I have the white ones from two years ago and rocked a black coat but noticed no bleeding from the leather anywhere -- and I've abused these gloves. Sharp ski edges, icy finger-drag whilst sleigh riding and pine tree climbing haven't put a damper on the hardiness of the seams, fingertips or waterproofness. The flexibility and mobility is incredible, especially for such a warm, cozy glove -- it's all but extinct elsewhere on the market. Turning a beacon on, changing my music through my coat and even navigating pack zippers are all simple, straightforward tasks instead of the usual strip down.
If you want a great glove that will take hell and keep your digits warm, get a Hestra -- there's a reason it's the glove mountain professionals choose.
Of all the different Hestra gloves i have Skied with over the years....Seth's, another pair of Seth's, Vertical Cuts, Guides, and the Army's,, These are for sure the best, For a couple of reasons. First, The Price is Better than many of the gloves mentioned above. All gloves eventually hit the Crapper ( Blow out, Worn out, Waterproofing gone, etc.), meaning having to spend less on a pair is great. I have found the Seth Gloves to have the poorest construction. I have only managed to get 3/4 of a season out of both pairs of Seth's iv'e owned. Second, The fit is better out of the box, Meaning no break-in period. Just throw some Glove conditioner (provided in the small pouch) on them, and your golden. Third, Is i enjoy the shorter cuff, or Gauntlet on these better than other models as i like to have my gloves under my jacket cuffs. And they aren't super bulky like other models. granted they are not as warm because of that, but a pair of liners should take care of that no problem. My second Recommendation would be the Vertical Cut glove for the people that tend to have colder hands, If youre not keen on liners. I hope this helps anyone looking for new gloves.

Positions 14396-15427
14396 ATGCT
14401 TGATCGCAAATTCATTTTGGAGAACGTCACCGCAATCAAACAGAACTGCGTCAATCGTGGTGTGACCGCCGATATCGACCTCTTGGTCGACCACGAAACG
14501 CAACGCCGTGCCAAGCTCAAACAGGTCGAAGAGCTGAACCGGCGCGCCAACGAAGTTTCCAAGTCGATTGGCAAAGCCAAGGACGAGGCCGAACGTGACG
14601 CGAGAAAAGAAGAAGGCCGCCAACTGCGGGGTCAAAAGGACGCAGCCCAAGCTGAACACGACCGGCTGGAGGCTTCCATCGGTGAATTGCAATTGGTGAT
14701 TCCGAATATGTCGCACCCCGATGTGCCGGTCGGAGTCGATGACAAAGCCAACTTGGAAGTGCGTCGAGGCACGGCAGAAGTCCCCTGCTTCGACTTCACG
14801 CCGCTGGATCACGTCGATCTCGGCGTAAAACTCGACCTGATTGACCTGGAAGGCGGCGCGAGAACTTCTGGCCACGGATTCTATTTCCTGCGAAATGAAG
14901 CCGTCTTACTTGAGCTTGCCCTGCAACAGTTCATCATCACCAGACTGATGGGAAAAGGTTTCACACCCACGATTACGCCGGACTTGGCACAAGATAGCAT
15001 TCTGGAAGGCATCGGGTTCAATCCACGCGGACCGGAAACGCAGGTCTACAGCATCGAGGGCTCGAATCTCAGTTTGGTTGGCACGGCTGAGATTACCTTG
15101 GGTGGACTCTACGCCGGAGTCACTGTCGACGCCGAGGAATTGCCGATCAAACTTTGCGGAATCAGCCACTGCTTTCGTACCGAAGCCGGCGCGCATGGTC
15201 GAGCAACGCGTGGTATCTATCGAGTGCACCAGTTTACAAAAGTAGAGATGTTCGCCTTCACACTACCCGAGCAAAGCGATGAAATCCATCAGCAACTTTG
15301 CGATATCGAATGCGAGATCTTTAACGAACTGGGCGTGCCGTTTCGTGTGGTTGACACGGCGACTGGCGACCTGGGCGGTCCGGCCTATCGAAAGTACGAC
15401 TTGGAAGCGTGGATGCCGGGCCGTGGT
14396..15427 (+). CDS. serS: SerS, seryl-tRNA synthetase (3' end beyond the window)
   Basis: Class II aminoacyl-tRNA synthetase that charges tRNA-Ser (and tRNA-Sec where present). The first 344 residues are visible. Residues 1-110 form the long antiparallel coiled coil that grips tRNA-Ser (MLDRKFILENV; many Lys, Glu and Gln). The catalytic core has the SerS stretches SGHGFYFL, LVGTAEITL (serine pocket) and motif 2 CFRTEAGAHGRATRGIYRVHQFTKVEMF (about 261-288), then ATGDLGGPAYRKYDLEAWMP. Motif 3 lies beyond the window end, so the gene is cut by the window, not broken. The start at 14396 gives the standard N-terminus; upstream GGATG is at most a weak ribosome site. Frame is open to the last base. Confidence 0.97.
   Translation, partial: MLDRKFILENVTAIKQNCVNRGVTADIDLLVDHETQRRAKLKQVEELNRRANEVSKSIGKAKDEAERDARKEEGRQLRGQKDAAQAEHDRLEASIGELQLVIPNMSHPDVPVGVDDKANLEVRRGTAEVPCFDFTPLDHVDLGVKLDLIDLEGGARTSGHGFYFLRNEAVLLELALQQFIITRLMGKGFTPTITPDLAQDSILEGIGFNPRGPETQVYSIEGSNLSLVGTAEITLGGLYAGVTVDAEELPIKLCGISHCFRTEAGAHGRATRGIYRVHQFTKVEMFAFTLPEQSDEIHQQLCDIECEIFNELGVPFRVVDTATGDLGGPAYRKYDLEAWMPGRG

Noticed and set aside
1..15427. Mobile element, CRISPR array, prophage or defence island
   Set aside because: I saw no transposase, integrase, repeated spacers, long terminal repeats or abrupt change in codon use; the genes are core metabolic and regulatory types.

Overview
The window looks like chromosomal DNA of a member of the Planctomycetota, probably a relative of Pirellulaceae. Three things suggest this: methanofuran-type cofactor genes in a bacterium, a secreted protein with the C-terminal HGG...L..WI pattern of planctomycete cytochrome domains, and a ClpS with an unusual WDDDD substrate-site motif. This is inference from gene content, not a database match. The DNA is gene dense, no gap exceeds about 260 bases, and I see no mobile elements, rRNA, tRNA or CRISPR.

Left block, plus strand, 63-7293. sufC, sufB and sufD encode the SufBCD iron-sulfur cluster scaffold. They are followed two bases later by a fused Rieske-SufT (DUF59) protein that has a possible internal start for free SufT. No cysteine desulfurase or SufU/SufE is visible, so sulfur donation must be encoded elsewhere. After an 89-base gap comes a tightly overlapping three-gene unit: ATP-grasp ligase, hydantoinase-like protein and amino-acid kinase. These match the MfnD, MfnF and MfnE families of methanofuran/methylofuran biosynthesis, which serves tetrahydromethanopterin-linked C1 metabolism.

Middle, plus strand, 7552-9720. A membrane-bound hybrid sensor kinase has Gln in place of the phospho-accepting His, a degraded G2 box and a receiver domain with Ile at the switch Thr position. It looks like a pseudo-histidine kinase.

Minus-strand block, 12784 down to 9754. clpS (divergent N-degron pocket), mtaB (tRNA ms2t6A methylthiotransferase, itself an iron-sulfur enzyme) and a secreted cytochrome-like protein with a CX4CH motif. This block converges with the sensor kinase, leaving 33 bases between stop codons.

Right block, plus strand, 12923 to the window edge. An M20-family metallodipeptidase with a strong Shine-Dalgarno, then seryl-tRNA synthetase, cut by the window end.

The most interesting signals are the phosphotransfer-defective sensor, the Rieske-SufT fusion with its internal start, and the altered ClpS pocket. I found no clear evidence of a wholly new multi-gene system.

I think the Hestra gloves are great.
The Ski cross is comforatable, fairly warm. On the very cold days I won't be completely happy but everything else about these gloves make them worthwhile for everyday riding/skiing.
Using the leather balm makes these extremely waterproof. Ultra soft.If you are concerned about aesthetics, the color does bleed.
My first pair lasted about 90 days, second pair about 60 days before the thunb leather wore through, but I think that if from constantly ratcheting snowboard bindings. Now I just make I sure I have a small piece of duck tape on the thumb.
If you want the best check out the vertical cut freeride glove
Skied with these gloves (in tan) for about ten days now. Temps ranging from -10 degrees to 48 degrees and in conditions from dry (Tahoe) to downright wet (Cascades).
Overall, the best most dextrous glove I've owned. I rarely get cold fingers but these gloves kept my hands warm down to zero and dry even on the warmest days.
Just like any leather glove, you will get some saturation even after treatment. This is just the price you pay for dexterity. If you hang them to dry, they should be ready to go tomorrow. Quality is fantastic.
Everyhing you expect from Hestra Warm, good fit, dextrous as f*** and tough. I like to warm them up, put them on and work in a good amount of the hestra balm like it was hand cream. Do that a few times, then do it again with snoseal. Now you're ready to take on the world! Two seaos later and they're still going strong, more comfotabe than ever, jus starting to pack out a bit so not quite as wrm as the used to be No complaints though. Great glove!